Public Release: 

NIDA dissertation grant awarded to examine mechanisms linking HIV syndemic factors

The City University of New York

Mr. Raymond Moody - a 4th year doctoral student in Health Psychology and Clinical Science training program at the CUNY Graduate Center and a graduate student researcher at Hunter College's Center for HIV/AIDS Educational Studies and Training (CHEST; - has been awarded a two year grant totaling $155,972 from the National Institute on Drug Abuse (NIDA) to support his dissertation research.

Gay and bisexual men continue to account for a significant majority of all new HIV infections in the U.S, with condomless anal sex in the absence of PrEP being the most common HIV transmission risk behavior. An HIV syndemic has been identified that consists of several factors (e.g., substance use, sexual compulsivity, depression, partner violence, and trauma from childhood sexual abuse) that have high levels of comorbidity and work synergistically to increase risk. The primary goal of Mr. Moody's dissertation is to examine three potentially linking mechanisms of syndemic factors: emotion regulation, executive attention, and attentional bias.

The grant will include two distinct studies of HIV-negative gay and bisexual men. Study one will examine the mechanisms as part of One Thousand Strong, an ongoing NIDA-funded study of more than 1,000 gay and bisexual men from across the U.S. Study two will involve the recruitment of a New York City based sample of 90 men stratified by substance use and sexual compulsivity and examine these mechanisms using a combination of online and laboratory based methods. The dissertation aims to advance syndemic research and to inform the development of interventions to reduce the burden of HIV among gay and bisexual men.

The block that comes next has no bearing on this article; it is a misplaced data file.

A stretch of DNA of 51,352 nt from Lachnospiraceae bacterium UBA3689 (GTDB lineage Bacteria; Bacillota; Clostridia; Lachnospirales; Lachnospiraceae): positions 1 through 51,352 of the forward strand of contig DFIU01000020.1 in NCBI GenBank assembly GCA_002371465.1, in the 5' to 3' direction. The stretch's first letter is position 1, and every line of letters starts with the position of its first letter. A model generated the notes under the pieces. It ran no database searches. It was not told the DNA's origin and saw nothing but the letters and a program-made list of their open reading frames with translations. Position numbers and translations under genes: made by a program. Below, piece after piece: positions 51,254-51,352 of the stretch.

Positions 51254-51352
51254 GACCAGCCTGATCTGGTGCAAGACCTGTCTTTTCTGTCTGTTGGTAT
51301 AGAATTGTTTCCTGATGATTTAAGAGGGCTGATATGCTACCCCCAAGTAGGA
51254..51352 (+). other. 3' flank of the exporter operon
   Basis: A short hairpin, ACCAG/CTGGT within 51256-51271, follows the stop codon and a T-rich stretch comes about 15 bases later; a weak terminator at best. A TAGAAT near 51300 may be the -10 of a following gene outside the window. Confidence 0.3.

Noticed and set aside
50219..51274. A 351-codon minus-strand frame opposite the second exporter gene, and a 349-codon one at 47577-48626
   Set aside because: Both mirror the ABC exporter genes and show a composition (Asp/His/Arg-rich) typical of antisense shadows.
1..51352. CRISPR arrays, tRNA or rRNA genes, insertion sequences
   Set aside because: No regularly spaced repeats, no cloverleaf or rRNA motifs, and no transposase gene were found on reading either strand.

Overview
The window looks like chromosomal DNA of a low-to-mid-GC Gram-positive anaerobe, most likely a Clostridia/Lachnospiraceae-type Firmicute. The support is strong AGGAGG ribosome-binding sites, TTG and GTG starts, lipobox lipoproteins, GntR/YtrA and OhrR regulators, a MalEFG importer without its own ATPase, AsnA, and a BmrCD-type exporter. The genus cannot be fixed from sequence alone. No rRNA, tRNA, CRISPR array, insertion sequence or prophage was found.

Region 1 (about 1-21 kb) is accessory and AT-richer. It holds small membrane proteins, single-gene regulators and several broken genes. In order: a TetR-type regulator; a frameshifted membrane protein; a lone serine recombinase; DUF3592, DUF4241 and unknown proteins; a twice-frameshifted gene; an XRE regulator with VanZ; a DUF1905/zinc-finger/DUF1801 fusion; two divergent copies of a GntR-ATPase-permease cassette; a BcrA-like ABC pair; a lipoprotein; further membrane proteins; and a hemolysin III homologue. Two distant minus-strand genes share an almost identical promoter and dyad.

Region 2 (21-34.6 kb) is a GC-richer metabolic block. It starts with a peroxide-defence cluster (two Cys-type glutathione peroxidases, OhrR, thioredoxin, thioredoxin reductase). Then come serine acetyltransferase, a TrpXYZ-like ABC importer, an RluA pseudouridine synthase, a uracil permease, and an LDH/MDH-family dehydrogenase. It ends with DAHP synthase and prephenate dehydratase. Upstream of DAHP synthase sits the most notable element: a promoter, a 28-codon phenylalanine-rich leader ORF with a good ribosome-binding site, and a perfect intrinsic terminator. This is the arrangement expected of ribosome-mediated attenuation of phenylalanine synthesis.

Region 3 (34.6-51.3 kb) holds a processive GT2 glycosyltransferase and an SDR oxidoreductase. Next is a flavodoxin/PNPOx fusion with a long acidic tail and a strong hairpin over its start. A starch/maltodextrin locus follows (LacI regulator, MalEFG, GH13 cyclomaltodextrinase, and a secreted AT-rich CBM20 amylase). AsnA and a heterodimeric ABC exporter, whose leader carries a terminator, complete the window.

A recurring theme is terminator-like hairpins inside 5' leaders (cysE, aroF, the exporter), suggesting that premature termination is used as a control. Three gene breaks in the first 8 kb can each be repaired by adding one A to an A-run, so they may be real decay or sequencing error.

Mr. Moody's research team includes mentorship from Dr. Jeffrey Parsons', Director of CHEST, and Drs. Tyrel Starks and Jon Rendina, all members of the Hunter College Department of Psychology and the Health Psychology and Clinical Science doctoral training program at CUNY. The project will also involve many students and interns from the Hunter College CHEST.


CHEST's mission is to conduct research to identify and promote strategies that prevent the spread of HIV and improve the lives of people living with HIV. We have been advocating for and working with the LGBT community since 1996.

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